I am writing to comment on your Dec. 28 story, Out of Bounds Boarder Needs Rescue, and in response to the letter from Natasha Reid published on the Viewpoint page of the same date.
Firstly, I would like to commend the professionalism and skill of the North Shore Rescue volunteers who, time and again, risk life and limb to rescue these idiots. While it is noble for NSR to refuse fines or fees for the services they provide, as they say it may cause people to hesitate to call for help, to me this reasoning is faulty.
If people know they will be held responsible for their actions and fined, maybe they wouldn't willfully leave the clearly marked trails. As noted in the story, in a previous rescue of an out-of-bounds snowboarder additional costs were involved, not only for Cypress Mountain, but also in the use of a Canadian Forces Cormorant helicopter to retrieve him.
Secondly, I take issue with Ms. Reid's letter. Her point is non-sequitur. Much time, effort and expense goes into providing places where people can safely pursue and enjoy a healthy lifestyle. However, our mountains, trails, and back-country are very dangerous places for the unskilled, unprepared or just plain stupid - such as the jogger who decided to go for a little run in his shorts and T-shirt at dusk in late November without knowing the trails or the terrain. The rules and boundaries put in place are to ensure the safety of all.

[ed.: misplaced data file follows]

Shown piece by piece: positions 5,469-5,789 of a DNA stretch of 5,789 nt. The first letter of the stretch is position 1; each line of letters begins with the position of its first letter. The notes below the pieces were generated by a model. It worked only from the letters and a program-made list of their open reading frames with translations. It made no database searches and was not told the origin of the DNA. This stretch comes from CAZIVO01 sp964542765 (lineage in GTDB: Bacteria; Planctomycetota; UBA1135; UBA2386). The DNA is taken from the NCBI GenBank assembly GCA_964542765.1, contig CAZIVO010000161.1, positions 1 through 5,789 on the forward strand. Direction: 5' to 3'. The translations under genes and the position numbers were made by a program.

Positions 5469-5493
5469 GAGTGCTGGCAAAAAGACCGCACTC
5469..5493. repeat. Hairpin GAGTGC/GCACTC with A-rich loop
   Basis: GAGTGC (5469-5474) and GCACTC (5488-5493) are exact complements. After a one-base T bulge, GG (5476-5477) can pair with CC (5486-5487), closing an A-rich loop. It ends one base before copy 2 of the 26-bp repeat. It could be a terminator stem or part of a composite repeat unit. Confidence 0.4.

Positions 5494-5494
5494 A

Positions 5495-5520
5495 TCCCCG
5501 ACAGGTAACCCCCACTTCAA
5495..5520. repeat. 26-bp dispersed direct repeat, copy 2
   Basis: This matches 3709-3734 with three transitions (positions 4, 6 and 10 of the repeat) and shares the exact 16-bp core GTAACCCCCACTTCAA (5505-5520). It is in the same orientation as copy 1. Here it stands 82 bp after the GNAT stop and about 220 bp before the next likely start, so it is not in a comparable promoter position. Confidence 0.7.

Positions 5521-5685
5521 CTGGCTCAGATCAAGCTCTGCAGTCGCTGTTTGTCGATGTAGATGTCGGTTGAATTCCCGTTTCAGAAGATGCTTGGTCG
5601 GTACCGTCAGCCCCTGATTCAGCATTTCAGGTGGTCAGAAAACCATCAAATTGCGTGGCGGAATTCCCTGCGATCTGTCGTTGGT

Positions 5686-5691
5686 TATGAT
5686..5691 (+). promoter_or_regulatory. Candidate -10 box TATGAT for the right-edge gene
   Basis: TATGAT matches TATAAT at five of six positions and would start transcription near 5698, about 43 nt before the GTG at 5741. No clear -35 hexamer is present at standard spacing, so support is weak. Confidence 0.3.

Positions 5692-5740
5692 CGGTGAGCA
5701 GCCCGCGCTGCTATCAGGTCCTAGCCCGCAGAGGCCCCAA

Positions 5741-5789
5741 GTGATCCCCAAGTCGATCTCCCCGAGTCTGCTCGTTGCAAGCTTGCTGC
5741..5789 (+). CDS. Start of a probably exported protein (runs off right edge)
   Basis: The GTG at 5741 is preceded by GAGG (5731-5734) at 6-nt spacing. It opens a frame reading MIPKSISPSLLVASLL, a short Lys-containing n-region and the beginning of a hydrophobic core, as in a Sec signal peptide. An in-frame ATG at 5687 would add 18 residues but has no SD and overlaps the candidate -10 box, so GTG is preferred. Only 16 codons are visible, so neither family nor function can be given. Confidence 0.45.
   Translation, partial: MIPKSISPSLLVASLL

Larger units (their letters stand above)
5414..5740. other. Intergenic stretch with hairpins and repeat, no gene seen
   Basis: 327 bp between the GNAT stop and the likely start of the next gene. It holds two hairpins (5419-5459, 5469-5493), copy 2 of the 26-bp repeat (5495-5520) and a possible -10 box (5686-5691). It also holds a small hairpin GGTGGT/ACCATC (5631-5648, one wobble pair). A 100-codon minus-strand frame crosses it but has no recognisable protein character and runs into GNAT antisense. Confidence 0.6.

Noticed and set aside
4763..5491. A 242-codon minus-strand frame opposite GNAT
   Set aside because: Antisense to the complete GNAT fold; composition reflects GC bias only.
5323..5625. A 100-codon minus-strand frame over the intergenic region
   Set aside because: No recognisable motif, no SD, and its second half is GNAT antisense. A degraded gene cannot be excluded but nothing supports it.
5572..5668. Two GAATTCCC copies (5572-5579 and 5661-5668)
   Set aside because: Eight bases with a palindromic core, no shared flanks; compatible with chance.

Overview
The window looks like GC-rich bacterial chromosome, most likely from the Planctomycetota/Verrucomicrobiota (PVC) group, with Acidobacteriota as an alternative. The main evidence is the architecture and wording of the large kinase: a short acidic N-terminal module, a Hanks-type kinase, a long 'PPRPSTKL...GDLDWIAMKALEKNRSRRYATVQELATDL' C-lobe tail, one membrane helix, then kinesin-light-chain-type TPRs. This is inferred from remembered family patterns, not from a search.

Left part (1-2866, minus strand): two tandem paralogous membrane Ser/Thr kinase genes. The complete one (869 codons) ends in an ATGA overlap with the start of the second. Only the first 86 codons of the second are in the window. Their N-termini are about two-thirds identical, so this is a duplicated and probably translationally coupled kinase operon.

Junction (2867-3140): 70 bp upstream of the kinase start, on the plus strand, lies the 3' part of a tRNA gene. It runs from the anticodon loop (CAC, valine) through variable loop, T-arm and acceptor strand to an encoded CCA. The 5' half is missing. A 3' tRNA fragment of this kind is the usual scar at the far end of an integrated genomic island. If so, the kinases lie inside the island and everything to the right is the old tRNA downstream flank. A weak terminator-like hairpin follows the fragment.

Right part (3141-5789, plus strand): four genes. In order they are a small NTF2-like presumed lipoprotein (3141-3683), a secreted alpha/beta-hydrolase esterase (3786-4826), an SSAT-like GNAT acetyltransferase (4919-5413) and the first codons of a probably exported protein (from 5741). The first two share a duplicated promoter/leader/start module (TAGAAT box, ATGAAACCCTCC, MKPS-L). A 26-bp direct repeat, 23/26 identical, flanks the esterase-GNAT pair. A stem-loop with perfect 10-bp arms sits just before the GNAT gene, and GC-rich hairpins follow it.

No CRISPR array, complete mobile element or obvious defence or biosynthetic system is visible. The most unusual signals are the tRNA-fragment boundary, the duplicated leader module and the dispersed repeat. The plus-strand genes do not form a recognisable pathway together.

Lastly, whether or not one has a healthy lifestyle has nothing to do with the issue. As part of my healthy lifestyle, I ride a bicycle, but this doesn't mean I can ride my bike the wrong way on Highway 1. It would endanger myself, and others. But, according to Ms. Reid, all is forgiven because I'm physically active.
I would encourage Ms. Reid to look at this "bigger picture: " Rescuers, both human and animal, risk and sometimes lose their lives for others. If Ms. Reid is "just as happy to pay for the costs of search and rescue operations . . . as I am for my tax dollars to pay for the costs associated with sedentary lifestyles. . . ." perhaps she'll be happy paying for the funerals and continued support of the families of those who sacrifice their lives through brave service. Or is that just another "cost-of-doing-business" of healthy lifestyles?
My suggestion is that all users of the trails and snow runs be required, each year, to pay a modest fee and take a 60-90 minute course on safety, the dangers of going out-of-bounds, and a basic orientation of the area. Only then should they be allowed to use these facilities.
Steve Keffer North Vancouver